BSE in Ireland: Potential contamination of feed has become the prime suspect in probe
Where did this latest BSE case spring from? There are three possible answers.
Because this cow was only born in 2010, it makes the likelihood of feed contamination incredibly small, but this is still the prime target of the department's investigations.
Despite a ban on meat and bonemeal in 1999, department officials readily accept that this measure was not really enforced until 2001, when people began to understand the risks of cross-contamination in feed.
However, BSE cases continued to crop up in animals that were born after this period, usually followed by discoveries of feed that had been lodged in the corner of a silo somewhere that had belatedly made its way into the feed chain.
Another theory could be that the mother of the cow may have passed the disease onto her calf, which some scientific studies suggest is possible, if very rare.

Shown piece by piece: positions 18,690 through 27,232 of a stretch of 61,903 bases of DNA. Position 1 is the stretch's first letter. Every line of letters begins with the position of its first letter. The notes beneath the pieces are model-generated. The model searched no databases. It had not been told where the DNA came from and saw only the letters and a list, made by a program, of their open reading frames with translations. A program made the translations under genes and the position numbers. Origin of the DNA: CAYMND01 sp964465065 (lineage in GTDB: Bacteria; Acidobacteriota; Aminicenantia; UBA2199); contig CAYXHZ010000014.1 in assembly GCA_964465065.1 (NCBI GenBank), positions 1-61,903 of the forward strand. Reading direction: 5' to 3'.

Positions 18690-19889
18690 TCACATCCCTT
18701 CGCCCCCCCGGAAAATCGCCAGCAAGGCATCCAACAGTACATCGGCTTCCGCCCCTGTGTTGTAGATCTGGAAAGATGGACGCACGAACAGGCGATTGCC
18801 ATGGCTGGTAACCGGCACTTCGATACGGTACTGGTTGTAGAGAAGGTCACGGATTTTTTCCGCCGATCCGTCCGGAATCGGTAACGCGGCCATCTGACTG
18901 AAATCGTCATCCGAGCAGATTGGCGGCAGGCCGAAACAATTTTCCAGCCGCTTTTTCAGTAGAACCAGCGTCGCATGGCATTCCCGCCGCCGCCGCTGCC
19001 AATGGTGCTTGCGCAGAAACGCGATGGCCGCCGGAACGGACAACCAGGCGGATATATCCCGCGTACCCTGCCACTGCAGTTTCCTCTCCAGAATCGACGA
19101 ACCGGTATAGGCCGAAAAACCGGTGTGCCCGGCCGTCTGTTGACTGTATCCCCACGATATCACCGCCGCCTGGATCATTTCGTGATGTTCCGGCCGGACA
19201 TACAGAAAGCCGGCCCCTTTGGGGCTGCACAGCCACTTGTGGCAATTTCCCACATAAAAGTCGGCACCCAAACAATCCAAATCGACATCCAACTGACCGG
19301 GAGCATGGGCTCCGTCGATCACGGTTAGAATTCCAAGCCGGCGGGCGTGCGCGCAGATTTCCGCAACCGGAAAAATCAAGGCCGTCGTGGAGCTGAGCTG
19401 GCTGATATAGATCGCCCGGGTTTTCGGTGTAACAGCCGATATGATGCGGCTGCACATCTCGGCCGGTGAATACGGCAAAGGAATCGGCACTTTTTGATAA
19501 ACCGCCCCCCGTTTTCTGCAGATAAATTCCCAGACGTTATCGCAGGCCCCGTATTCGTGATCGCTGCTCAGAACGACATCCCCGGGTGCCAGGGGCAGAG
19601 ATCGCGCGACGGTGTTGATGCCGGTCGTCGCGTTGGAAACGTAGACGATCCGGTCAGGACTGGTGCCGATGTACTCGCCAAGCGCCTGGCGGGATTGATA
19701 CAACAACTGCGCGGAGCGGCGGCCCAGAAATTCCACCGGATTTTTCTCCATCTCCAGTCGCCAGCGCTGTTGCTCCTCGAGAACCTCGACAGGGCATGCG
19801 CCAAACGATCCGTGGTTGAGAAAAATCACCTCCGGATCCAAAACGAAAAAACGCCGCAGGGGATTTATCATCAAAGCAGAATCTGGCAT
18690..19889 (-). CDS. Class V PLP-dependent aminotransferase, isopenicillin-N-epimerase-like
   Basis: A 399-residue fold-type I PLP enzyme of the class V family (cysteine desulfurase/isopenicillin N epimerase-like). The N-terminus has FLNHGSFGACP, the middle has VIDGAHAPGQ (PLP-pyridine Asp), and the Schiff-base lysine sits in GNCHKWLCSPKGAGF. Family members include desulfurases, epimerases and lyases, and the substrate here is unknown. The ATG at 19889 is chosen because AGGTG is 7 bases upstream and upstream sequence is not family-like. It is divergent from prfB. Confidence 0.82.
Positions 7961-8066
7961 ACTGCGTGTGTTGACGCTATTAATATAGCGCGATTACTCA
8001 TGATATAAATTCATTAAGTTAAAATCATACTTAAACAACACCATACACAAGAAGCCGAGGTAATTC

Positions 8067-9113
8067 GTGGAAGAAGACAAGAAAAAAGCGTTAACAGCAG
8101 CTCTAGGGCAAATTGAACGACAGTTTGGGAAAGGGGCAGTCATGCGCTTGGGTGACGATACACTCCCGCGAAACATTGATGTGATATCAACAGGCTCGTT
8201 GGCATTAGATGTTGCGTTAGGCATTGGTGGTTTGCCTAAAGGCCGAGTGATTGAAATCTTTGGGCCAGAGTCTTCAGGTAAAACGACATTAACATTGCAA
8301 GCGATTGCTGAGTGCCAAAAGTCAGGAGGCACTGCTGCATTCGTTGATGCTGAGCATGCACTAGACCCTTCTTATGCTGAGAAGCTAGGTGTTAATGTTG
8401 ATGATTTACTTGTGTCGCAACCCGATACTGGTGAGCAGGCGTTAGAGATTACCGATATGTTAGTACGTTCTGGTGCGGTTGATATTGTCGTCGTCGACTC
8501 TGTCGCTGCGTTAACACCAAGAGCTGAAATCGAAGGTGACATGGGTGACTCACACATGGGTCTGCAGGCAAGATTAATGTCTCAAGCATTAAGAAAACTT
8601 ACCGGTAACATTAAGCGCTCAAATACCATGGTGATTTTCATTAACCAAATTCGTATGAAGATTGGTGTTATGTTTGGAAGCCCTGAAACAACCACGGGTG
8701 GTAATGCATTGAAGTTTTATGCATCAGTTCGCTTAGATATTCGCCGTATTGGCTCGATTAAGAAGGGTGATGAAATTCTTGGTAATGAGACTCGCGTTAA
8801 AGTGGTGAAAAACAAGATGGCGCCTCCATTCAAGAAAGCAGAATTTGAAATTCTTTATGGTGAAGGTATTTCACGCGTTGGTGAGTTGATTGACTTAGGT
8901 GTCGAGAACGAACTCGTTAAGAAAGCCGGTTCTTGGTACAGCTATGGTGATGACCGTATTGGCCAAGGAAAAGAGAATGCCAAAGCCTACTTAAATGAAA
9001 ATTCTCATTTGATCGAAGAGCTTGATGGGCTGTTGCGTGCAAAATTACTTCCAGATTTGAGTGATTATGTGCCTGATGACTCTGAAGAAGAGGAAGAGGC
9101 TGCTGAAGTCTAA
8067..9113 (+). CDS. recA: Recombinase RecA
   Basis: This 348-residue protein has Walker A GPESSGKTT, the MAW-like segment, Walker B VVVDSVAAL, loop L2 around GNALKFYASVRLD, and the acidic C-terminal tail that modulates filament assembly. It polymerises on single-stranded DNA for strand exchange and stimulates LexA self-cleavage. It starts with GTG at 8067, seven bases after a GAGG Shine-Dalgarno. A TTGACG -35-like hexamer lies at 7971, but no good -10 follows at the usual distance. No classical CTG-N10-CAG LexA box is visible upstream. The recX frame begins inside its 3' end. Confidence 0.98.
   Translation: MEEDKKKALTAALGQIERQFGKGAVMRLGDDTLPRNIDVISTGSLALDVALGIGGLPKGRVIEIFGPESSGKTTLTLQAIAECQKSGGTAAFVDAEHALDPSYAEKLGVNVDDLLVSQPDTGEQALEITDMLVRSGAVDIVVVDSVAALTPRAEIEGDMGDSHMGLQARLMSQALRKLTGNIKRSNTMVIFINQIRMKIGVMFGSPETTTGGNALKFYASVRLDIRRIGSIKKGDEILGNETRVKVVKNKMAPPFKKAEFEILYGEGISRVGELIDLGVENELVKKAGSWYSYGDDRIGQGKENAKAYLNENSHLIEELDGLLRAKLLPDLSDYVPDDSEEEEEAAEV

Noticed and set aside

But on the basis that this is a possibility, and that the mother of this cow was imported from abroad, it is possible that she came from a region where controls over feed were not as tight as here.
Equally plausible is the suggestion that this is a case of 'atypical BSE', as opposed to the 'classical BSE' that is acquired by bovines that eat contaminated meat and bone meal when they are calves. Atypical BSE occurs sporadically among cattle and, although extremely rare, approximately 40 cases have been discovered, according to UCD's Associate Professor of Human Health, Pat Wall.
"We only started discovering these cases when we had robust testing systems in place to pick up classical BSE," said Prof Wall.